There is something to be said for this analysis. But Dobelli skirts around the absolute ubiquity of the “news”, especially when it comes to social media, where the barrage of messages is arguably the most pervasive. As such, social media makes it exceptionally difficult for the average person to go through life news-free.

To give you an idea of the reach: WhatsApp claims to have 1.5 billion active users. On New Year’s Eve, they sent over 100 billion messages to each other. At the end of 2019, Facebook counted 2.4 billion users. Twitter counts 300 million users who as a group send over 500 million tweets per day, approximately 350,000 per minute. Instagram also has over a billion users who have shared over 50 billion photos and videos to date.

Social media has therefore thoroughly permeated every facet of life for billions of people. And therein lies the problem. To kick the news cold turkey would take drastic changes. You would have to do away with your accounts on Twitter, Facebook, TikTok, Instagram, WhatsApp, SnapChat, YouTube, and all other channels of self-promotion. In this age of carefully constructed images and a virtual world, this seems nigh impossible.

Dobelli’s way of digital seclusion - reading only magazines and books of the “better sort” - is therefore only reserved for the happy few. For all others, it seems practically apocalyptic. As if we’re raging on like impotent lemmings, swept along by the allure of all-knowing algorithms. Raging on until we plunge over the cliff’s edge. Are we a lost cause? Doomed to sit in a cave filled with echoes of our own selves, staring at the fickle shadows of our opinions upon the walls?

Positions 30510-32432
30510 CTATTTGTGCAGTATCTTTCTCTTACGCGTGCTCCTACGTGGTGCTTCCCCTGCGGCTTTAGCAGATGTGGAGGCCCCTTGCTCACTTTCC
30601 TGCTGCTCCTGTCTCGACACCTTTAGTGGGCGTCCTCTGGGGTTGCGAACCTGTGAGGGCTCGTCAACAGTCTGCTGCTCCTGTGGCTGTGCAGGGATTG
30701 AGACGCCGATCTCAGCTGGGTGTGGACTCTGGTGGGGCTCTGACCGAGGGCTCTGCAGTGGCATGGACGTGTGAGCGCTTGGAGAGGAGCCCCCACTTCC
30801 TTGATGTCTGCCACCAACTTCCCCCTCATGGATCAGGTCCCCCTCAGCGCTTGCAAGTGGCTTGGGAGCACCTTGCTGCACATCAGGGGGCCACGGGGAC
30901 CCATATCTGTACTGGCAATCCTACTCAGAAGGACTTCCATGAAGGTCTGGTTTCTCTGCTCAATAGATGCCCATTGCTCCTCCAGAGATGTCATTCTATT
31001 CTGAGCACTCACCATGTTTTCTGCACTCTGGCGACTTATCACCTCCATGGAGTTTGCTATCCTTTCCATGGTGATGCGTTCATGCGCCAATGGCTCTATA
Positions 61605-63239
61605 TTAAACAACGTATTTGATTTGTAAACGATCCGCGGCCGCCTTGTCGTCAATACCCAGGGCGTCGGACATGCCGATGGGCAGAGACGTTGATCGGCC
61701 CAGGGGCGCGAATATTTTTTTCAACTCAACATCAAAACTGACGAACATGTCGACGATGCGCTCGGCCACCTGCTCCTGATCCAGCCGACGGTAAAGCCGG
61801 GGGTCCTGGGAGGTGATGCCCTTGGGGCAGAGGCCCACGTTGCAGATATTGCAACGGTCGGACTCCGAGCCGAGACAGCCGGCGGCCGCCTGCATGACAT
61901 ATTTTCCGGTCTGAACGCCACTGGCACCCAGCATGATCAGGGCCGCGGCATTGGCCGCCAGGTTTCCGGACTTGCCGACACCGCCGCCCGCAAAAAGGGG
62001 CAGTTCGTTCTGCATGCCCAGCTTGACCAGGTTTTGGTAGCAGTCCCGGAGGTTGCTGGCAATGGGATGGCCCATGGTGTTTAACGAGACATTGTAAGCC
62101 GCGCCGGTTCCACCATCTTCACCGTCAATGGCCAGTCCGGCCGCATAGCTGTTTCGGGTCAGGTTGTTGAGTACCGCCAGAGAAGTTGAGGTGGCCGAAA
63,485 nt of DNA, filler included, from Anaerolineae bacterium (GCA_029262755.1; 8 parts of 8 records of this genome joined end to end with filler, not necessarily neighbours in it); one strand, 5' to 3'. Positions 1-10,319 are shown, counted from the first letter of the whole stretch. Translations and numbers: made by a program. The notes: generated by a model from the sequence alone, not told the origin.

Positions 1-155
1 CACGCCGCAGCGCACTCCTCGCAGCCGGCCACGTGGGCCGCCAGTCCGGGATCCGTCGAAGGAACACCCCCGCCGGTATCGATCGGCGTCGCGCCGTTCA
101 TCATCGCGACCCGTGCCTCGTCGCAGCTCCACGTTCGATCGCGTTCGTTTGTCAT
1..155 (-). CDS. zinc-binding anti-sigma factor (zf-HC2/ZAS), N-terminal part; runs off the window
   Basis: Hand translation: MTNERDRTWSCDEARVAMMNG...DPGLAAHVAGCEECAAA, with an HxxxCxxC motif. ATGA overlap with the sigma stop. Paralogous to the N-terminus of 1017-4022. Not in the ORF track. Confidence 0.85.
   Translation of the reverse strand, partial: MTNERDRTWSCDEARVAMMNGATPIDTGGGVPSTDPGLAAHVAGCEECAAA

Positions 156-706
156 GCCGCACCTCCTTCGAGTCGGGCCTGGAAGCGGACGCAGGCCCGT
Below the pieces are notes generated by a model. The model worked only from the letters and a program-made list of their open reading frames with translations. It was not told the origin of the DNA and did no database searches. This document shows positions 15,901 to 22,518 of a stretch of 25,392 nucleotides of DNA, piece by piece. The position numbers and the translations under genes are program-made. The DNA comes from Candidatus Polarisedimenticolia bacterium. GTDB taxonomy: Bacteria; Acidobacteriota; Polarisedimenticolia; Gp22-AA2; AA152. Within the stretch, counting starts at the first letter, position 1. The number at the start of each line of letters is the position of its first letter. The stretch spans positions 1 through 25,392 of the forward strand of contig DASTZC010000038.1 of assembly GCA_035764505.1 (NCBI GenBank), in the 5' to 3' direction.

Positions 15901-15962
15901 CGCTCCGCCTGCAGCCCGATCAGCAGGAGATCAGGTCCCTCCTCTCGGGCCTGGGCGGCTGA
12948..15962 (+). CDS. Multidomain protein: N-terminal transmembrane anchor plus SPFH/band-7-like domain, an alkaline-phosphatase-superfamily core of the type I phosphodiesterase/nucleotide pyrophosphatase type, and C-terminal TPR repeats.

‘Vanity, definitely my most favourite sin,’ grins Al Pacino inimitably in The Devil’s Advocate. The infamous filter bubbles and echo chambers in which we are all supposedly locked up, are but a construct of our own vanity. Of our need for pats on the back. Those who are prepared to give up their daily portion of likes, retweets, hearts, and other artificial feel-good symbols, realize all too soon that there are still plenty of holes in the walls of our digital prison cells.

Dry January. Sugar Free February. The VeggieChallenge. As a society, we organize full-fledged virtue campaigns to temper our consumption of unhealthy substances like alcohol, sugar, and meat. But doesn’t a healthier body also deserve a healthier mind? Why not organize a Digital Free Month in which we drastically free ourselves from social media? Do away with the smartphones glued to our hands, the endless swiping, and the pointless banter with people who we will never meet in real life anyway.

As prescribed by Dobelli: Everyone grab a book, a magazine, or a newspaper if you must… and read! Learn! As long as you don’t turn around and brag about it on social media afterwards.